Short and Long-term Transactions

The IRS Form 8949 is divided into two sections: Short-term gains and Long-term gains. If you sell your assets within a year then the short-term gains section is to be filled. However, if you sell your assets after a year, you are eligible for Long-term gains tax. Paying the long-term gains tax has benefits of its own such as you get favorable tax rates or you have to pay less tax. Hence, holding your digital assets with unrealized gains for more than one year is highly beneficial. 

In case you have unrealized losses, it is beneficial to claim those losses and get your tax liability reduced. There is tax calculation software in the market that makes it easy for investor to track their holding periods and help them gain long-term tax advantages. 

Transposing Your 1099-B

Capital assets brokers and exchanges have to provide a 1099-B tax form to the taxpayers on their platforms. This form contains information such as cost basis and proceeds from their transactions.  As we have mentioned earlier, IRS 8949 has three boxes. If you received a 1099-B containing the cost-basis information, check box “A” for short-term assets. Similarly, check box “D” for long-term assets. Lastly, on your IRS 8949 Form, transpose the 1099-B.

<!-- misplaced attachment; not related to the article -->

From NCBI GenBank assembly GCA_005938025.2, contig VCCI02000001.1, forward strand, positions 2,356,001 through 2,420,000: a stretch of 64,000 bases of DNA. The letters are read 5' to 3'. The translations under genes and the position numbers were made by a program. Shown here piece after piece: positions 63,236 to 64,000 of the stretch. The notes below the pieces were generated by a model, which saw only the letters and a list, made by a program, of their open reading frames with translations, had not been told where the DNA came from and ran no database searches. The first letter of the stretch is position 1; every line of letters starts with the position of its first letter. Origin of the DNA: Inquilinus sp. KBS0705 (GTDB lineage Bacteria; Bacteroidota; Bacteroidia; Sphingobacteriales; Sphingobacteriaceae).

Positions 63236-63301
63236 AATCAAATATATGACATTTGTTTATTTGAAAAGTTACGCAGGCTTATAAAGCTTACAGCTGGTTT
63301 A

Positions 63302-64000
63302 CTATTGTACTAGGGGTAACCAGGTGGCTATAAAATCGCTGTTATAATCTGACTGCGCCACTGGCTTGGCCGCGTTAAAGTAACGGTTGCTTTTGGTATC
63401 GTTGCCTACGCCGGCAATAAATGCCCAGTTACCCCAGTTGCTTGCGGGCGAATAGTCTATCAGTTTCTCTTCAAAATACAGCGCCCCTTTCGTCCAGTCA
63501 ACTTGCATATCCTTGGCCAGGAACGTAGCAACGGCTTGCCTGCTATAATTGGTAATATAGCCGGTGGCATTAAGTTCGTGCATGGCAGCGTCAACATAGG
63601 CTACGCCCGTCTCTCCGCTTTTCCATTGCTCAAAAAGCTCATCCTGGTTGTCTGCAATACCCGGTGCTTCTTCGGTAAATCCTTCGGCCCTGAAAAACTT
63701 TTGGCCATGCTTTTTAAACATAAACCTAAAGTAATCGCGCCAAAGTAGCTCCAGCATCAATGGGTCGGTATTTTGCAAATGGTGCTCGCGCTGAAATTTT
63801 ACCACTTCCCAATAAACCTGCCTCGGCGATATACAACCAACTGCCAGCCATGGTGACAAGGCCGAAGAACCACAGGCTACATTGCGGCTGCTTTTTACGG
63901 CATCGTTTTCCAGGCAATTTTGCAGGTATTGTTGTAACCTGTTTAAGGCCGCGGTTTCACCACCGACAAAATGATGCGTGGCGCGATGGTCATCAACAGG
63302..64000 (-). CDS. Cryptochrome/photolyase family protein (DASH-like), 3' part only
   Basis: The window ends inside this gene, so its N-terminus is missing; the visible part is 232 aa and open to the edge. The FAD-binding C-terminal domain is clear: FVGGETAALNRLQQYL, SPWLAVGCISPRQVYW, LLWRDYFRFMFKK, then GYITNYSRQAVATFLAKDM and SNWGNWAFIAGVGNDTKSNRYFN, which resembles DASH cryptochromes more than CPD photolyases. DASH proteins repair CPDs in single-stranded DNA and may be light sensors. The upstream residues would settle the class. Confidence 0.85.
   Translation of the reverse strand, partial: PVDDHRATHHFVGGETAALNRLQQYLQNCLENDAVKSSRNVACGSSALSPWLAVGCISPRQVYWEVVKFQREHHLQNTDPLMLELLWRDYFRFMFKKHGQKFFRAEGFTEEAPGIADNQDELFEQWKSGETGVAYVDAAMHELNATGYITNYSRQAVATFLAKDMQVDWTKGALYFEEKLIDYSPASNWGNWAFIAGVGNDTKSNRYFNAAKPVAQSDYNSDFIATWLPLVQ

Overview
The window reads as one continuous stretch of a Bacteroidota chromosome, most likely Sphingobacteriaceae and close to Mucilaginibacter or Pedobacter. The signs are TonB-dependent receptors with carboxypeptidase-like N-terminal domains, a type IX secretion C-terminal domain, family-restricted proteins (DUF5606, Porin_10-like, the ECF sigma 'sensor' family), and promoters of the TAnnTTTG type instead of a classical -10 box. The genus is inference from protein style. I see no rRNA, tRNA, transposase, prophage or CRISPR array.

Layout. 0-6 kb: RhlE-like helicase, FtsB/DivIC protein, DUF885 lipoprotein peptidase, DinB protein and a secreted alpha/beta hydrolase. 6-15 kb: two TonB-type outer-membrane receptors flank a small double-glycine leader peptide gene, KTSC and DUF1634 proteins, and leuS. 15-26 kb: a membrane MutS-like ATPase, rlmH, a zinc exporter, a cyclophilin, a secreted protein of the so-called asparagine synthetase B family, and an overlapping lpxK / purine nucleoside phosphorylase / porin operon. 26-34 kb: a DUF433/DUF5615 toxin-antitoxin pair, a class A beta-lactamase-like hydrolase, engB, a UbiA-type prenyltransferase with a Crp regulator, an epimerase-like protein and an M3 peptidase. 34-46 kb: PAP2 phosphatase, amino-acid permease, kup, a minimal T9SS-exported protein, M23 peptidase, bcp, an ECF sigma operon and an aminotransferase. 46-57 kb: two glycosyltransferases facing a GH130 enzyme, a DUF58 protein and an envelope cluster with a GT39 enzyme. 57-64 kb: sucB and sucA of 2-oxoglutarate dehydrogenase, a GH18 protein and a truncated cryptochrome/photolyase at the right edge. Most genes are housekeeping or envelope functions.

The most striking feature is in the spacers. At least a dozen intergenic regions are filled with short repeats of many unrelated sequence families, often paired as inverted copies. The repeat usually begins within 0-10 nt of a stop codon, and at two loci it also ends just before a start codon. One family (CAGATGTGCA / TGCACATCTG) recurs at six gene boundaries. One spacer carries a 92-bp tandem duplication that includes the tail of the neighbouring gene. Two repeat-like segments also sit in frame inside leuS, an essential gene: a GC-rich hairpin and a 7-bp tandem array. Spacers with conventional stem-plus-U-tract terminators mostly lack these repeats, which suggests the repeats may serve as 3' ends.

If your 1099-B doesn’t comprise your cost basis and proceeds, then check box “B” for short-term assets, and long-term assets, check box “E.” Later on, you can fix any deficiencies on the 1099-B by adding the cost basis information. Let’s understand this with an example. If the information regarding transfers on or off the exchange is lacking on the 1099-B then you can fix any assumptions while filing the IRS 8949 Form. 

What if you don’t receive 1099 from your crypto exchange?